-- Andrew P., Kansas City, Mo.
The Royals pick third. I'm hearing they are likely to go for an impact bat this year. That means, among others, they are looking at Vanderbilt third baseman Pedro Alvarez and South Carolina first baseman Justin Smoak. Alvarez is a left-handed hitter, and Smoak is a switch-hitter. The pitching crop is thinner than usual this year.
A year or so ago I heard some teams were starting to put performance tapes in iPod format so the players could review them on the plane, at home or anywhere. Are the Royals doing this?
-- Charles S., Raymore, Mo.
The Royals made iPod tapes available to many players last year, according to Royals video coordinator Mark Topping. But those, obviously, were quite small. This year most players are getting hard drives containing tapes, plugging them in and viewing them on their personal computer screens. This provides a larger picture and additional printed information.
Why was Hideo Nomo released by the Royals? Was it just performance issues?
-- Kyle K., Sheridan, Wyo.
Yes. After making good progress in Spring Training and catching Royals manager Trey Hillman's eye with a lot of strikeouts, once the season began Nomo's velocity faded and his splitfinger wasn't nearly as sharp. The Royals gave him every chance to make it.
The Royals batting order is changing quite a bit from game to game and series to series. Is this in response to the starting pitcher, to who's hot and who's not offensively, or is it because Hillman just hasn't figured out how to best get the runs out of our hitters?
-- Ricky W., Bath, United Kingdom
That's all part of it. Hillman indicated in Spring Training that he'd like to have a set lineup. Most managers would. To his credit, though, he's not averse to moving things around.
Jose Guillen struggles, so he moves him from fourth to sixth. Alex Gordon falters for awhile in the third spot, so he's dropped down for awhile to find himself, then he's moved back. He's tried Mark Teahen in the No. 2 hole and David DeJesus at No. 3.
When you don't score a lot, you need to tinker and figure out your best combination for manufacturing runs. They're obviously not going to come in bunches for this club. The encouraging thing is that Hillman had a terrible offensive club last year in Japan and wound up in the finals.
Have a question about the Royals?
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The Royals are on pace to score a historically low amount of runs. Are there any plans to call up Ryan Shealy, who played great in Spring Training and is hitting with power for Triple-A Omaha?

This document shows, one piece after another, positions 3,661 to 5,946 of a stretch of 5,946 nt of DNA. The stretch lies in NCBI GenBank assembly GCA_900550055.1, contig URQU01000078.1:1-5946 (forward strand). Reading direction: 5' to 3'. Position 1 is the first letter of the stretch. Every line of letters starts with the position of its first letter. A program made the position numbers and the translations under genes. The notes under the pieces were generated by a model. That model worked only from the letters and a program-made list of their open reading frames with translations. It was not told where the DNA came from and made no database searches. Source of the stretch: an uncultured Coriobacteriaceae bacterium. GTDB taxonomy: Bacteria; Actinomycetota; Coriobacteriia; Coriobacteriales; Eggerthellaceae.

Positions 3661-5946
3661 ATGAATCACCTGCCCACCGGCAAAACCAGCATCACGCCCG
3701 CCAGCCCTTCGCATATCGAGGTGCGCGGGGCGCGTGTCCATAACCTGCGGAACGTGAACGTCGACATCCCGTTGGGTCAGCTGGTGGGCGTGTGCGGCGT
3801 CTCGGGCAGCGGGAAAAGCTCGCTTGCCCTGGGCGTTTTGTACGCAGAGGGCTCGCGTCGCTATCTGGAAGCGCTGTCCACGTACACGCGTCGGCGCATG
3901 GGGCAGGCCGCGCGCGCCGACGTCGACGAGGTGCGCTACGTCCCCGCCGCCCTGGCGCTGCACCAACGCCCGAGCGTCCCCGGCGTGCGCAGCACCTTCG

-- Bill G., Oklahoma City, Okla.
Shealy is hitting some home runs -- eight through Sunday -- but he's having his problems, too, including a .222 average. Shealy has 26 hits and 27 strikeouts in 117 at-bats.
Right now, the opportunities at first base seem to be closing, with Billy Butler playing more and more there and holding his own. Shealy is going to have to prove himself over the long haul to get another chance. If Butler is edged away from being the designated hitter, there are other choices on the current roster, including Miguel Olivo, a proven power hitter in the Major Leagues.
Would Alex Gordon or Mark Grudzielanek be available to play shortstop, maybe moving Mark Teahen back to the infield to get Tony Pena Jr. out of the lineup? I believe we are a solid-hitting shortstop away from some great things.
-- Dan K., Harlan, Iowa
Someone has a solution to this topic almost every week. This scenario isn't going to happen, because neither Gordon nor Grudzielanek has the necessary range to play shortstop. Hillman indicated the other day that he's sticking with Pena as long as his defense continues to be an asset. In the meantime, Pena's hitting is showing signs of picking up.
Do you think Luke Hochevar will be in the starting rotation for the entire season?
-- Chris B., West Hartford, Conn.
Not only will Hochevar be in the rotation this season, but for years to come -- and not just because he was a No. 1 Draft choice. Hochevar worked hard on fine-tuning his mechanics and developing secondary pitches all last year in the Minors. While his statistics were mediocre, his progress was substantial, as his brief exposure to the Majors showed last September.
Hochevar came close to making the rotation during Spring Training, but he was sent to Omaha for about three weeks. He did well and was recalled when John Bale's shoulder went "dead." Hochevar's sinking fastball is his primary weapon, and when he stays on the attack with that, ground balls proliferate. He's got the stuff to be around for a long time.
Dick Kaegel is a reporter for MLB.com. This story was not subject to the approval of Major League Baseball or its clubs.